President-elect Joe Biden is expected to pick Kristen Clarke, a civil rights lawyer, as Assistant Attorney General for the Civil Rights Division of the Department of Justice, which is expected to be a prioritized role in the Biden administration.

Clarke, the current President of the Lawyers' Committee for Civil Rights Under Law and a former prosecutor with the Department of Justice, has been critical of police brutality and a proponent of Black Lives Matter.


But while Clarke has supported calls to defund the police, she also called for a strategic approach to the movement.

"I advocate for defunding policing operations that have made African Americans more vulnerable to police violence and contributed to mass incarceration, while investing more in programs and policies that address critical community needs," she wrote in an Op-ed for Newsweek last summer.

Clarke argued that police have taken on roles they were never intended to cope with and "have too much contact with communities on issues they were never equipped to address."

The former head of the Civil Rights Bureau for the New York State Attorney General’s Office, who has investigated police killings of civilians, argued that "defunding the police" should not mean simply removing funds from police precincts. Clarke said it should include diverting funds to social programs that will prevent police from having to tackle certain issues – such as policing schools.

"We need to defund the mass deployment of cops inside our nation's schools," Clarke wrote on Twitter this summer, as protests continued across the nation following the death of George Floyd.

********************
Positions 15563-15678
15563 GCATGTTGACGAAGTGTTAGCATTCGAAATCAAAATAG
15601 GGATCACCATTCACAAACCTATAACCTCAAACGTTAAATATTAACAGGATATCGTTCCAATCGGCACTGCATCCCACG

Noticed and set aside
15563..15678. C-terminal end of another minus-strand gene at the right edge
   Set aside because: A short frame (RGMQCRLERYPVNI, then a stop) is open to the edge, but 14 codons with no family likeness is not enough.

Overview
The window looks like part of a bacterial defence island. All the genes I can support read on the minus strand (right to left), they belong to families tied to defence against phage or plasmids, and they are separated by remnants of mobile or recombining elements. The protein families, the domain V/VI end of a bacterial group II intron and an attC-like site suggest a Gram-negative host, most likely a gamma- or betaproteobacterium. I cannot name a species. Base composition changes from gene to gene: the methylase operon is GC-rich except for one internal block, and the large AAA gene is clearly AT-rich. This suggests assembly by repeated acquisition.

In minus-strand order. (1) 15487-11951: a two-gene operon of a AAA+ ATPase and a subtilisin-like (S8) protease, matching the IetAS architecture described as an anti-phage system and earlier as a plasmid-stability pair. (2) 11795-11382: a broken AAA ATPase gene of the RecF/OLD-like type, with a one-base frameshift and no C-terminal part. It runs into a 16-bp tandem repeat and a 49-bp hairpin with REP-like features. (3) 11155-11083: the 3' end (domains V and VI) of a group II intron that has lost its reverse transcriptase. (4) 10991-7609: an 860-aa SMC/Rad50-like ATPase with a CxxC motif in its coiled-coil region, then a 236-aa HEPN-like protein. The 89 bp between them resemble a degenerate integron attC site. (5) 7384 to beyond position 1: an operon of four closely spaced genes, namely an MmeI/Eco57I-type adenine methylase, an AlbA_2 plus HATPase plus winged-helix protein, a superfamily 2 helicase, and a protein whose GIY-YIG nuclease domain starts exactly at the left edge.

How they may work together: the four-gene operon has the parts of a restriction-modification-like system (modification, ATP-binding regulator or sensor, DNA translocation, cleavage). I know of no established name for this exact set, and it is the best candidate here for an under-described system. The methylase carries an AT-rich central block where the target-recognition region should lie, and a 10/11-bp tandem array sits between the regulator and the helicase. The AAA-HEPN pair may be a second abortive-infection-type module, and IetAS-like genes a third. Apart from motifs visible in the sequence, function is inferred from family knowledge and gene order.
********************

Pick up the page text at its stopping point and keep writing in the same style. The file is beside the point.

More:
"About 45% of public schools had at least one SRO [School Resource Officers] during the 2017/18 school year," she continued. "This feeds the school to prison pipeline and disproportionately harms Black and brown students."

Clarke has also pushed for increased investment in social workers and the removal of "wellness checks" by police.

If she becomes Assistant Attorney General for civil rights, the Biden administration could see an increased investment in mental health programs that could help address the roughly 56% of those incarcerated in state prisons, and 45% of those held in federal prisons, who struggle with mental health issues.

Biden has said he does not support defunding police departments and has echoed Clarke’s calls for diverting funds to support education programs and mental health treatment.


But he has also argued that police departments that violate a "basic standard of decency" should not qualify to receive federal funding.

"While I do not believe federal dollars should go to police departments violating people's rights or turning to violence as the first resort, I do not support defunding police," Biden wrote in an OP-ed for USA Today this summer.